• hadassahsabo says:

      i know they were just doing their jobs…but i cross the borders at least twice a month and this was just out of the ordinary.

      • Mark says:

        I can guess that they flag people that make trips often and regularly to inspect for illegal drugs or other contraband. I mean what other reason could someone have for crossing the border every 2 weeks or so? :-)

  3. shorty says:

    good on you for staying so calm during that whole process. sometimes the guards are just bored and want to mess around with people. It may have been the hair covering. My friend was inthe airport wearing her head covering and got questioned left right and centre.

    • hadassahsabo says:

      i was actually wearing my wig, so it couldn’t have been the hair covering thing…and they didn’t seem like they were bored. it did seem like something was happening.

      • amhausman says:

        Yeah, wig is safer. Going through airport security with my hair in a tichel, the guard said she had to feel my hair. My afro apparently could be construed as a weapon! Don’t even get me started on Israeli airport security when you’re a convert. I’m saving that for the book.

        • hadassahsabo says:

          i hate travelling in a wig, it gets all messed up. but the tichel poses so many more issues….

        • batya from NJ says:

          yisrael (chris) campbell the comedian jokes about that. he says when your name is chris campbell & you look chareidi & you are at el al security they don’t wanna know if you have anything to declare, they wanna know, “WHERE’S THE BOMB?”!!!!

        • Mark says:

          How can they even know that you are a convert??? Does it say it somewhere on your passport? I highly doubt that could be the case.

          • Miriam says:

            Some people’s names give them away. I kept my birth name but went by Miriam, but all El Al saw was an obviously not-Jewish name and spent half an hour quizzing me on assorted observances and questions about the weekly parasha. On the way back I had to explain not only why I had converted but what my life was like before and the process. Needless to say, I’ve changed my name legally so I don’t deal with that. Now I just have to go into detail about how I got triplets.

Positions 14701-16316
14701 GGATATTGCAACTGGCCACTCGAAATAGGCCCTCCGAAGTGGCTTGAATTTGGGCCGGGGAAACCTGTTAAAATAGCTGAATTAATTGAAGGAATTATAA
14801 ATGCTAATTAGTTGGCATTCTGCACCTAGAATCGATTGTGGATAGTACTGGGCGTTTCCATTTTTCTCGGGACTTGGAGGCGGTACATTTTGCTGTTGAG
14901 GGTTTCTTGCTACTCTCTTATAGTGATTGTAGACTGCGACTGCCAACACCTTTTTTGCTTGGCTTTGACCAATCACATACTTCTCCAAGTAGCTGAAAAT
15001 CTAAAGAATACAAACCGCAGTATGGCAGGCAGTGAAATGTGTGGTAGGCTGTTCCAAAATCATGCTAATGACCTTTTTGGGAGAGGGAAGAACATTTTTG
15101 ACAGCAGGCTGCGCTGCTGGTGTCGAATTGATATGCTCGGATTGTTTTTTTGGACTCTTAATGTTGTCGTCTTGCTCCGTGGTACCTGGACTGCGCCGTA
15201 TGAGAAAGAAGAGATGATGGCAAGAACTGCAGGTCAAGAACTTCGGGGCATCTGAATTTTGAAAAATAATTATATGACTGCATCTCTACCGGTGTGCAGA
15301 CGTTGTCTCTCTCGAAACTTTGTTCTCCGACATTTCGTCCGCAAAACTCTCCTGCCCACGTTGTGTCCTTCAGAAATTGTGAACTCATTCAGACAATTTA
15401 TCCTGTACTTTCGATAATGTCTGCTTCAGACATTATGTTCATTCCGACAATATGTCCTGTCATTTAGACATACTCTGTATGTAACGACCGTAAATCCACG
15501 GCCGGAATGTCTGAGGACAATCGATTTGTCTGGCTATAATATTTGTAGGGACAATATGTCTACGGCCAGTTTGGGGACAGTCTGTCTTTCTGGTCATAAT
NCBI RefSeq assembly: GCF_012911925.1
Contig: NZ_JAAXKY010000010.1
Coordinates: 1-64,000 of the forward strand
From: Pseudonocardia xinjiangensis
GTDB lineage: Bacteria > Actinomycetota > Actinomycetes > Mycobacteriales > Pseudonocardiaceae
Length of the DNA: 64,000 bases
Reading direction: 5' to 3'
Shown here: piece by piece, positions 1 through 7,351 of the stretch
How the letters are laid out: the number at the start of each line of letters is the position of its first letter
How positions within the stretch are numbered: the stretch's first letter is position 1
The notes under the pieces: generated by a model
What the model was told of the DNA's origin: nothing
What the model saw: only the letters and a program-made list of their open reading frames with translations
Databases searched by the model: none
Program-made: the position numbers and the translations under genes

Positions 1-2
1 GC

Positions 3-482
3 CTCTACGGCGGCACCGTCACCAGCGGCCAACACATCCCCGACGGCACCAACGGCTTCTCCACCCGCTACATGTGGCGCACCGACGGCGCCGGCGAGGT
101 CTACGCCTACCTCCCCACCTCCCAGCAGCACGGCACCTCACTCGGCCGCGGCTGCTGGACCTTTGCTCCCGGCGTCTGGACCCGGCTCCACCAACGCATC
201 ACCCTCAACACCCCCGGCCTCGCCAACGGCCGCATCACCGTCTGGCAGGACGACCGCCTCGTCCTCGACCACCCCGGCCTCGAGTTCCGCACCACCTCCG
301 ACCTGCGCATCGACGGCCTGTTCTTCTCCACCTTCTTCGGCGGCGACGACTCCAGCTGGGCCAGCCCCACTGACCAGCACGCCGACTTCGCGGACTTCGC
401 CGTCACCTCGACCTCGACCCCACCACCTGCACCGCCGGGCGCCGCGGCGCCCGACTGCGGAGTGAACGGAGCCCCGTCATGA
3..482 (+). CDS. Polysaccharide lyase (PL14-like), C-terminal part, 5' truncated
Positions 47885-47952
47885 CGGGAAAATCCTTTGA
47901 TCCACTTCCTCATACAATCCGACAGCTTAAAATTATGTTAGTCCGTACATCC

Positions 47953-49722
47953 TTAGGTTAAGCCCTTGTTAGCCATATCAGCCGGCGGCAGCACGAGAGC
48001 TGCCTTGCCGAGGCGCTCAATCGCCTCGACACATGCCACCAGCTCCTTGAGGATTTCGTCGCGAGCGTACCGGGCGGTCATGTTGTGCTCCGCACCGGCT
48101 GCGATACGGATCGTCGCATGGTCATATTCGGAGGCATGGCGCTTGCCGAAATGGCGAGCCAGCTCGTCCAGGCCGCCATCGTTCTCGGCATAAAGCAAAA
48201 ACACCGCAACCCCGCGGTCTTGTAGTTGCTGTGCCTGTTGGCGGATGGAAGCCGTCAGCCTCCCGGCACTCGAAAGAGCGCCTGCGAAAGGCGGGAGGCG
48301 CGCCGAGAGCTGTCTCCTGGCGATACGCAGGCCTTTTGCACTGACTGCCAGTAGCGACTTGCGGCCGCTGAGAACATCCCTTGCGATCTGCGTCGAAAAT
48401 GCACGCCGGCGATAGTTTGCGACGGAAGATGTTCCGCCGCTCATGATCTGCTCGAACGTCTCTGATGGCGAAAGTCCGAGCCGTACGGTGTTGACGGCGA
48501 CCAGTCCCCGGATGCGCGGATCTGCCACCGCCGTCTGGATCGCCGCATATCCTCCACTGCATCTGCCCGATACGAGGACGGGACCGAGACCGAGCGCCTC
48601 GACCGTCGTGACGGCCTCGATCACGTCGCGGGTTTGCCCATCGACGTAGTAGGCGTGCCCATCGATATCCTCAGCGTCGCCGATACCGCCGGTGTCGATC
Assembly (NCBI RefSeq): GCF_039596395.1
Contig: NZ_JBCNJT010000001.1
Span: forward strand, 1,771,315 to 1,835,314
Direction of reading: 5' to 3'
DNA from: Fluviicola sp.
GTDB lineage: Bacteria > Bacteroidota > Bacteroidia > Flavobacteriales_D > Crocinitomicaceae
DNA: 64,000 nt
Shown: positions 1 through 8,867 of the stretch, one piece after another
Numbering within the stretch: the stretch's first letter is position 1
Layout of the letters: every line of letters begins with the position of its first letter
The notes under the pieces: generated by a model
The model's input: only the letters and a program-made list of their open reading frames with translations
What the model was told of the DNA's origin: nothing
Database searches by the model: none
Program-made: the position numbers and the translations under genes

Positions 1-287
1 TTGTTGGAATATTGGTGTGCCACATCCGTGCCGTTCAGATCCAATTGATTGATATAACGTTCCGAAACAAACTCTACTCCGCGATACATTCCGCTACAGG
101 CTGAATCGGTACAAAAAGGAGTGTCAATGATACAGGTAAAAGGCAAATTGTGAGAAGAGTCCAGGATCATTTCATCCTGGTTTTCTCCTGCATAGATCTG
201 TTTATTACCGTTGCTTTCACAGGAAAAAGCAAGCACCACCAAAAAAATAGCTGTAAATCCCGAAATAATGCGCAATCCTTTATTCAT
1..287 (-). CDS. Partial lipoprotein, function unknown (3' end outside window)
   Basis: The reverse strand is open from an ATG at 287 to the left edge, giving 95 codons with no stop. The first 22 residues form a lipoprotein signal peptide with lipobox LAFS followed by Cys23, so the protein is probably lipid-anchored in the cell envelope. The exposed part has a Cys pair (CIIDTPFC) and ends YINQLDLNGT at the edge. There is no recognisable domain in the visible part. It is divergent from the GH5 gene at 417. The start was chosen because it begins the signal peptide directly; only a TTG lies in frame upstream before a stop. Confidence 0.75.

• hadassahsabo says:

            do we really have to answer all these questions? i mean, its not as if national security is at stake when they ask about your conversion or how you conceived your trips! none of their business….

          • batya from NJ says:

            i guess u have no choice but to answer their annoying questions if you want to enter the country (be it Israel, Canada, the US or wherever)….

  4. batya from NJ says:

    oy, so sorry that you had to go thru that experience :(.

    • hadassahsabo says:


      • batya from NJ says:

        in the future, you may want to say you are “visiting family” instead of being specific & saying that you are visiting your husband. maybe the husband thing opens up a can of worms which you would probably rather avoid if possible…

  5. Anonymous says:

    I think its because you come across the border so often – that they assume the only reason to go back and forth like that is something nefarious like smuggling.

  6. Chanief says:

    Are you sure they weren’t just flirting with you? You are a pretty lady, after all ;)